Thursday, July 04, 2013

Being Deadpool

Playing "Deadpool: The Game" is like stepping in the playpen of a deranged, homicidal, lunatic which, in fact, Deadpool (the Marvel Comics character) is. It's a bit disturbing because when you play a role in a video game, especially in the third person, the effect is that while you are manipulating the digital puppet you lose yourself in order to take on the character's persona; but in D:TG you get the distinct impression that the PUPPET is manipulating YOU.

This role reversal is created by the character of Deadpool, who is one of the most self-aware characters of any medium in which he exists. Constantly breaking the fourth wall, he speaks directly to the reader -- in this case, the player -- while the other characters chalk up his behaviour as just another manifestation of his unstable frame of mind.

And his constant chatter never stops! While the player primarily interacts with Deadpool's ego, his id and superego lend two additional personalities (with voices to match) all having a three way conversation while at the same time addressing the player and the supporting cast of characters including the baddies, the X-Men AND the game designer whom he berates from time to time about the quality (or lack thereof) of his game design.

There's our first premise right there: the player is playing a game commissioned by Deadpool, designed by an unwilling game designer with little budget ('cos his mentally unsound employer has no money to put into game development) while the point of the game is to complete an assassination contract so that Deadpool can be paid some money so that he can pay the game designer to come up with a better job of designing a game worthy of the Deadpool name. Wow, summarized in one sentence! Terrific!

Ok, that's the meta part of the game. The playable part is dead simple: help Deadpool kill lots of people -- sometimes in the goriest way possible; pick up buxom chicks (his people skills are zero, though, so this challenge is totally impossible); and if he's taken damage, stay alive long enough for his regenerative power to kick in. If he dies, he will scold the player for letting him down. Trust me, he will die. A lot. And then the player can continue the game from the last save point, and hopefully get better results, i.e., plot progression.

Speaking of plot, there actually isn't one. That's because Deadpool has the attention span of a ravenous housefly in a septic tank. When the other characters, like Cable, try to explain the mission, motivation and other relevant exposition, all Deadpool hears is "blah, blah, blah...", while he pleads with the player to press a button and make it stop. All Deadpool wants is to kill more bad guys and get the girl at the end. As the player, honestly, that's what we want too, isn't it? Plot is just trimming and unnecessary context, a roadblock in the way of our innate compulsion to paint the town red... with buckets of blood.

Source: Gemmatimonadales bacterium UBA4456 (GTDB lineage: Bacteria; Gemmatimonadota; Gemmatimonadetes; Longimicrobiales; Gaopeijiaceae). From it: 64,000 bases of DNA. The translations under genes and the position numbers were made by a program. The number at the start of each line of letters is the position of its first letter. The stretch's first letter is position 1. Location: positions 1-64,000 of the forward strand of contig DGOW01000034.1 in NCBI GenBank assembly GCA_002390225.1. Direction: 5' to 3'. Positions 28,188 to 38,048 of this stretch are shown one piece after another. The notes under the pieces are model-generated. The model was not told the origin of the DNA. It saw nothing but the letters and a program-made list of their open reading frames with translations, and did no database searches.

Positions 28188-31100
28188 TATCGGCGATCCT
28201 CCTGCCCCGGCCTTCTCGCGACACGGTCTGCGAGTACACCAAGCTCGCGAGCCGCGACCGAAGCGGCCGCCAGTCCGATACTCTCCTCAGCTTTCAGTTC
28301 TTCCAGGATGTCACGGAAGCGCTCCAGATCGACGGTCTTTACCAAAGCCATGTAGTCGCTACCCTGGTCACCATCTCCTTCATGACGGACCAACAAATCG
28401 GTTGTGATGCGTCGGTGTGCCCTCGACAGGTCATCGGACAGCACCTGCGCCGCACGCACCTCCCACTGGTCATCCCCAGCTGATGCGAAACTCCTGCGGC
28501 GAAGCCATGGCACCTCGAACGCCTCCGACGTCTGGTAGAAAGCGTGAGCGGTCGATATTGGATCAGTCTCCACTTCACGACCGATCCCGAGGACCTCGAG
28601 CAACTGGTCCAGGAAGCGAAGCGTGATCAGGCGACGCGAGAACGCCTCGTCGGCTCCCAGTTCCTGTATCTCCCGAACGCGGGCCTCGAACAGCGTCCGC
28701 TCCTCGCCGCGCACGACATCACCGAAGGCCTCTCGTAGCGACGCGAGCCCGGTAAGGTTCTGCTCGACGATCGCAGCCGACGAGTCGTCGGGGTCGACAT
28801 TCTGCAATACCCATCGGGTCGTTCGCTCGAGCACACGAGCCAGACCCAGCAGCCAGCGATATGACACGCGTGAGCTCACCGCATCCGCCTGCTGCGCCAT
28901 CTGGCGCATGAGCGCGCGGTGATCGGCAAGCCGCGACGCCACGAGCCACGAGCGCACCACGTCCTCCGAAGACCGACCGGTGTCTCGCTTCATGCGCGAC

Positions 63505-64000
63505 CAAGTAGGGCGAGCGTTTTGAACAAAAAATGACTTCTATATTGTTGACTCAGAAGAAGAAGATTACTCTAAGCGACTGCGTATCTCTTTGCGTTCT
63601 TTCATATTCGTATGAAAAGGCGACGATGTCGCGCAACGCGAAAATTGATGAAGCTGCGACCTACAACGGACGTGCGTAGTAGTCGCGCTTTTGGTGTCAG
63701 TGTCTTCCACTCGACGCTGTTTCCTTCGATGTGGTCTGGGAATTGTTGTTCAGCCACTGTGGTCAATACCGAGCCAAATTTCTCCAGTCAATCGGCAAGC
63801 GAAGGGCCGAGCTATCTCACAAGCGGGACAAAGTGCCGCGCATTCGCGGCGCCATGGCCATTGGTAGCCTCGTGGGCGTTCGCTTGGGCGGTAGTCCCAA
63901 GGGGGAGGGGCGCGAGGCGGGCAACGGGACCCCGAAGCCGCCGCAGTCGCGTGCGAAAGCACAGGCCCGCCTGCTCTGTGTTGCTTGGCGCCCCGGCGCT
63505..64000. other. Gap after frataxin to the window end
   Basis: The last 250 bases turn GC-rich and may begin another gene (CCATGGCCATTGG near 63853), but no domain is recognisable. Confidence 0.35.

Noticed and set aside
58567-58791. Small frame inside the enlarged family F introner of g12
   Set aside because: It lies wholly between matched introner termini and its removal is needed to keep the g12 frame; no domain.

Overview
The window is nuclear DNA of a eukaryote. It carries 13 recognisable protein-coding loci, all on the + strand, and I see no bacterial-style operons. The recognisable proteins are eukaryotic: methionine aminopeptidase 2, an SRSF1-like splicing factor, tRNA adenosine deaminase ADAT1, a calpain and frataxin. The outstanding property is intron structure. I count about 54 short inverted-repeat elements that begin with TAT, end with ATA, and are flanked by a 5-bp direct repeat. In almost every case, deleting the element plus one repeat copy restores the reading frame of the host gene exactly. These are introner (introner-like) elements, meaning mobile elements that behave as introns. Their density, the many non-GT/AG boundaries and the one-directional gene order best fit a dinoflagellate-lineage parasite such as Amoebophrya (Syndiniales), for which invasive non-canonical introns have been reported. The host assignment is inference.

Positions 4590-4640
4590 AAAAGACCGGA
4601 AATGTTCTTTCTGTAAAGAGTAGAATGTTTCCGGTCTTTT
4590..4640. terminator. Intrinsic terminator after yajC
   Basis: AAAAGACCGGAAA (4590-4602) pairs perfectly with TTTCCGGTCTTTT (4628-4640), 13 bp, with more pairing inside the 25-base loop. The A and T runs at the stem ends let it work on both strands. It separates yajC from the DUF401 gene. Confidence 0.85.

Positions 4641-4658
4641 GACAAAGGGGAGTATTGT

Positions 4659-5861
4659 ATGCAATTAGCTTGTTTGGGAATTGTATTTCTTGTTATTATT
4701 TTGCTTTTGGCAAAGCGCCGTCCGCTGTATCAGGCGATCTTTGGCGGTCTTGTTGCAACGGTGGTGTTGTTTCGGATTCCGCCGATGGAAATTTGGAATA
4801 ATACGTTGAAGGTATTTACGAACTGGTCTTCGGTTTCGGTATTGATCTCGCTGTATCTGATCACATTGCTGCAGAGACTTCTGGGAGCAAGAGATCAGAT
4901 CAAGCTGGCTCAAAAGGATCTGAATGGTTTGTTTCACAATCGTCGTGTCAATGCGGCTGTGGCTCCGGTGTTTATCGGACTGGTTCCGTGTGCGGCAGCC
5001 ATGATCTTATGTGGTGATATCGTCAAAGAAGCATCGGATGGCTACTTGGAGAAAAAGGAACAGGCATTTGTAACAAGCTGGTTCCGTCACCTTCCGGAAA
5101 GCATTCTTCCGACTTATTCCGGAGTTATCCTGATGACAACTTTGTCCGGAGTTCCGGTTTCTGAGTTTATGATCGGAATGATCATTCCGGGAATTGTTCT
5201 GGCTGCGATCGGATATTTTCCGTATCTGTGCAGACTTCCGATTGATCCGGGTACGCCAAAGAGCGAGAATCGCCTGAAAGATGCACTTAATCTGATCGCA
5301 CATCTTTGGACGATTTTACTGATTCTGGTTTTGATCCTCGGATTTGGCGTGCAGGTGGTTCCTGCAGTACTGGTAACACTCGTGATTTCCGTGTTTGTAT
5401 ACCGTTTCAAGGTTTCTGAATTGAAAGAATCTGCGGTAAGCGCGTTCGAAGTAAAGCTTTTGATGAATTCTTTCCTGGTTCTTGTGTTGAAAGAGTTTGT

Here's a good time to present a parental advisory: D:TG is ridiculously violent. Deadpool is inhumanly proficient in both melee and gun fights. We may be used to enemies being gibbed in normal gameplay, but Deadpool's stealth attacks are horrifically vicious... yet so satisfying to pull off. It's also funny as while sneaking up on a poor, unsuspecting schlub, Deadpool will occasionally turn to look at the player with a finger to his lips, or use hand signals to indicate whether to advance or stop as he tracks the movements of his target for the optimal strike.

Gameplay is a mix of run-and-gun (while running, Deadpool can shoot backwards -- a very useful skill to master!); sneak and silent kill; and some very rudimentary puzzle solving. Equipped with upgradable personal and equipment bonuses paid for with collectible 'DP points' and some unbelievable cut-scene hilarity, both the player and Deadpool build themselves up to the climactic battle which is quite a test of endurance and skill patience. And just when you think it's all over, the final confrontation with the formidable Mr Sinister is frosting on the cake. A particularly nutty fruitcake, at that.

What I like about D:TG is that it is a comedic romp hosted by a nonsensical, sophomoric psycho who gets away with gaping plot holes; a tenuous grasp on reality; and shameless, self-aggrandizing narration. The game mechanics vary wildly, as random as the game's eponymous protagonist's state of mind, yet there is still some discernible method to the madness.

What I don't like is that there are too many buttons to mash, especially when I'm not playing with a console controller but a keyboard. Although I can map the keys to my preference, some key combinations are impossible to execute without temporarily losing control of the character. As the game progresses, more and more fighting combos are unlocked, but it still comes back to mashing the most accustomed set of buttons anyway. Dexterously uncoordinated, that's me.

Some people don't like the fact that completing the game doesn't take long, but I like short games 'cos I have a life.

D:TG is violently fun and relies a lot on cheap humour (including toilet humour and bad puns -- the first game objective is to "play with Deadpool's junk," hur, hur). Gameplay is not difficult (barring the number of buttons to keep track of) but does take time to figure out the right timing to balance kill efficiency with long-term survivability. However, after playing the game once through, there seems to be little incentive for replay. Maybe that's for the best. Summer vacation is over.

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